Large wealth disparities between the classes is a recipe for social unrest and economic collapse. It’s what spawned revolutions in France and Russia, coups in Iran and Chile, and the civil rights movement in the United States. Even peaceful revolutions like the ones that ended Apartheid in South Africa or triggered the reunification of Germany had roots in economic inequality.
In the spring of 1969 NBC aired Season 3, Episode 21 of Star Trek (The Original Series) called “The Cloud Minders”. The plot was progressive for it’s time but has become a familiar one in dystopian literature and film since. While on a diplomatic mission to a new planet, Kirk and Spock are caught up in a revolution in a society where intellectuals and artists live in a utopian city in the sky while the rest of the population toils in mines on the barren surface below. At one point, after being attacked by rebels on the plant’s surface Spock muses,
“This troubled planet is a place of the most violent contrasts. Those who receive the rewards are totally separated from those who shoulder the burdens. It is not a wise leadership.”
Star Trek, Season 3, Episode 21, Gene Roddenberry, NBC
One of the things that COVID-19 has brought to the forefront is that the people who support the vast majority, the so-called front lines in health care, food service and consumer goods are grossly undervalued. Revolution may not be imminent like it was in the days of the Czars or the fictional world of The Cloud Minders, but revolutions rarely start quickly, they simmer and grow over time. COVID-19 is a wakeup call. With the right kind of leadership, the K-shaped recovery could be the beginning of a revolution in the way we value certain types of work. The question is, will it be a peaceful revolution or a violent one?
The way I see it we need at least three things to help the revolution evolve along the most peaceful path possible.
First off, we each need to re-evaluate our place in society. Back in June my father, best known to my loyal readers as Pastor Dad, wrote an op-ed for an influential Christian Magazine called “I Am My Brother’s Keeper.” In it he asserted that the way of love, or more specifically the way we show love for our neighbours, is to wear a mask. Meekness or mutual submission to authority is not a sheepish game of follow the leader, it is a powerful assertion of collective strength in protection of the weak and vulnerable.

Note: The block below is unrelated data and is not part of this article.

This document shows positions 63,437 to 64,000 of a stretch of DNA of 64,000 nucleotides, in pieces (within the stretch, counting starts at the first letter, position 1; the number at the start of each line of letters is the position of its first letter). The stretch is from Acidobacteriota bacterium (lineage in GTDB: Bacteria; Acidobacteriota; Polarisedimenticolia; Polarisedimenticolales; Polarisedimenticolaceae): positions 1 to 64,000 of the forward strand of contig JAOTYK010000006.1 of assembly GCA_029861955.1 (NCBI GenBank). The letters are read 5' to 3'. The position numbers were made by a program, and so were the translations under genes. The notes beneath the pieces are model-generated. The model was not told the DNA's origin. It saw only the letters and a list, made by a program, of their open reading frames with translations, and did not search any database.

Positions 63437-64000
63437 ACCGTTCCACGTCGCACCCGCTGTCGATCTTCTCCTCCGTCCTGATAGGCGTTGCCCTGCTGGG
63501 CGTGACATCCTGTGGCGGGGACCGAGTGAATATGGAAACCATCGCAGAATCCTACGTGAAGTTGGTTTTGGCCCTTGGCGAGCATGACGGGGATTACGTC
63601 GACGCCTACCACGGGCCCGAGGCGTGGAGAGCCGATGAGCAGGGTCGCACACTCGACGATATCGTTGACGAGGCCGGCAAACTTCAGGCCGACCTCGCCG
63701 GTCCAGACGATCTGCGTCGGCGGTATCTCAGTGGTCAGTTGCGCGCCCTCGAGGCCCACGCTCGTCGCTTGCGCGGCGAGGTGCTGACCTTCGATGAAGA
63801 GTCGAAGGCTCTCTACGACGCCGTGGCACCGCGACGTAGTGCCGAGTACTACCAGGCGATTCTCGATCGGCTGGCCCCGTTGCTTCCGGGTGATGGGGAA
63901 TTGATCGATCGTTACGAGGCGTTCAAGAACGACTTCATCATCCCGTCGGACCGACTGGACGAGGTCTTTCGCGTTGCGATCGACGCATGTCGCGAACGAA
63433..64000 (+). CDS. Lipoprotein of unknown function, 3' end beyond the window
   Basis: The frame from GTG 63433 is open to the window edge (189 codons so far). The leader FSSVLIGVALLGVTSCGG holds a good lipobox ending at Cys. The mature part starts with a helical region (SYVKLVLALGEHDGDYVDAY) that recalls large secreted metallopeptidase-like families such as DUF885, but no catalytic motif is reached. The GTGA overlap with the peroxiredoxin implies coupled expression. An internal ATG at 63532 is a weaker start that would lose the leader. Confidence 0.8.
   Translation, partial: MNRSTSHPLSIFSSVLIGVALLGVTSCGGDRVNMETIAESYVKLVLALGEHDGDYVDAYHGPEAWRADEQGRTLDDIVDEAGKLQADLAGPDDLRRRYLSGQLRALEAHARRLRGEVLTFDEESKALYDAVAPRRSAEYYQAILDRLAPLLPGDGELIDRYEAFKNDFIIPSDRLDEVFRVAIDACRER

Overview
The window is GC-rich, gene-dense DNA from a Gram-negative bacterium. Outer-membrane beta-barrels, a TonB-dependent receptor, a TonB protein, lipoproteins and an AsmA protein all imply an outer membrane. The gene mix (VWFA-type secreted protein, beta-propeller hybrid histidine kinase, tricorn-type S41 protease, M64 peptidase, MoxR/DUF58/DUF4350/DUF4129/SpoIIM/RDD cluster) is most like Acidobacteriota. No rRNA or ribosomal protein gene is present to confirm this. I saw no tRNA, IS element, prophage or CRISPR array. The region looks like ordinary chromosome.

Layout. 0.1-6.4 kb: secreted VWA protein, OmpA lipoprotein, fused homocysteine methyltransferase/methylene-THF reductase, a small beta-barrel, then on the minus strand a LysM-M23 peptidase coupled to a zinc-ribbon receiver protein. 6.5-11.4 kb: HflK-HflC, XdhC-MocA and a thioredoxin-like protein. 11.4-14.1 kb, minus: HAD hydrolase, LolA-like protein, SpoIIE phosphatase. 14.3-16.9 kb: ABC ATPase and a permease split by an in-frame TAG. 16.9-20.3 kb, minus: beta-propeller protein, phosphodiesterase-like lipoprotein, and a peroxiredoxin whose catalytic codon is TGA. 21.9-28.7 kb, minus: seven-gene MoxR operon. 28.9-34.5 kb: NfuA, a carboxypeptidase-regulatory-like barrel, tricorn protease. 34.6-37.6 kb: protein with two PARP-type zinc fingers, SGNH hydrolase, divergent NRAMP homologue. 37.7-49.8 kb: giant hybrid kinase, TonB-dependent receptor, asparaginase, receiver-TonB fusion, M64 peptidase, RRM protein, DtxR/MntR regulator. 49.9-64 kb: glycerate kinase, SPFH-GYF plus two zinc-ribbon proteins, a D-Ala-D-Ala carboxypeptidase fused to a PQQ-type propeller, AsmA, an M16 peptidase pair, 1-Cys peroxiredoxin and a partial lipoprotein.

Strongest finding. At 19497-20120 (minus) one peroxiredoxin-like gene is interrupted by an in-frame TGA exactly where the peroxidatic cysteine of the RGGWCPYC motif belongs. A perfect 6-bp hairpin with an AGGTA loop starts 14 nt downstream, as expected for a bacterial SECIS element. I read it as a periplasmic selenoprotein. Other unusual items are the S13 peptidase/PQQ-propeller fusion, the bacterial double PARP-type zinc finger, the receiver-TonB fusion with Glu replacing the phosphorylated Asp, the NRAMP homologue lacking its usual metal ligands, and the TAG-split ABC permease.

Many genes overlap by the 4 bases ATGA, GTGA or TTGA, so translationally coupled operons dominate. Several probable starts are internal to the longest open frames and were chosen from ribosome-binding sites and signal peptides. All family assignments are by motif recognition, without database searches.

Second, we need to invest in the infrastructure of justice. Let me be quick to point out here that justice is not shorthand for law and order. Law and order without peace and justice leads to violence and oppression. A just society is one that values each person’s contribution with equity and compassion and provides access for those without resources. A just society closes the gap of the K with things like free health care, public education, housing, laws that are applied equally and punishments that fit the crime.
Third, we need to exercise patience and grace. Regardless of where you find yourself on the K, a return to “normal” will be long and far from smooth. Some people will come out of this recovery stronger than before, but many more will struggle with new realities that the post COVID world will bring. As a collective society we must recognize that while we are all in the same storm, we are not all in the same boat. Some, those with the most resources and the best access are sailing through on luxury cruise liners, while more are clinging to life rafts and praying for a break. Grace can take many forms, it can be as simple as following Pastor Dad’s lead and wearing a mask, staying clear of large gatherings, and supporting local businesses. But for those with more resources it should also be active support of hospitals and charities that help the poor and vulnerable.
At the beginning of the pandemic we were all encouraged to do our part to flatten the curve. As a second waive moves around the world we need to remain vigilant in that regard and as we move forward into a post COVID world we need to be mindful of those on the lower rungs of society.
Keep flattening the curve and work diligently to squeeze the K.
Last Tuesday, at a townhall campaign event in Miami, Joe Biden pledged to eliminate student debt for college students who went to a state school and who’s parents make less than $125,000 per year. He further pledged to reduce everyone’s student debt by $10,000.
Just how much that could end up costing the American taxpayer isn’t known but according to MSNBC the cost could easily exceed $750 billion.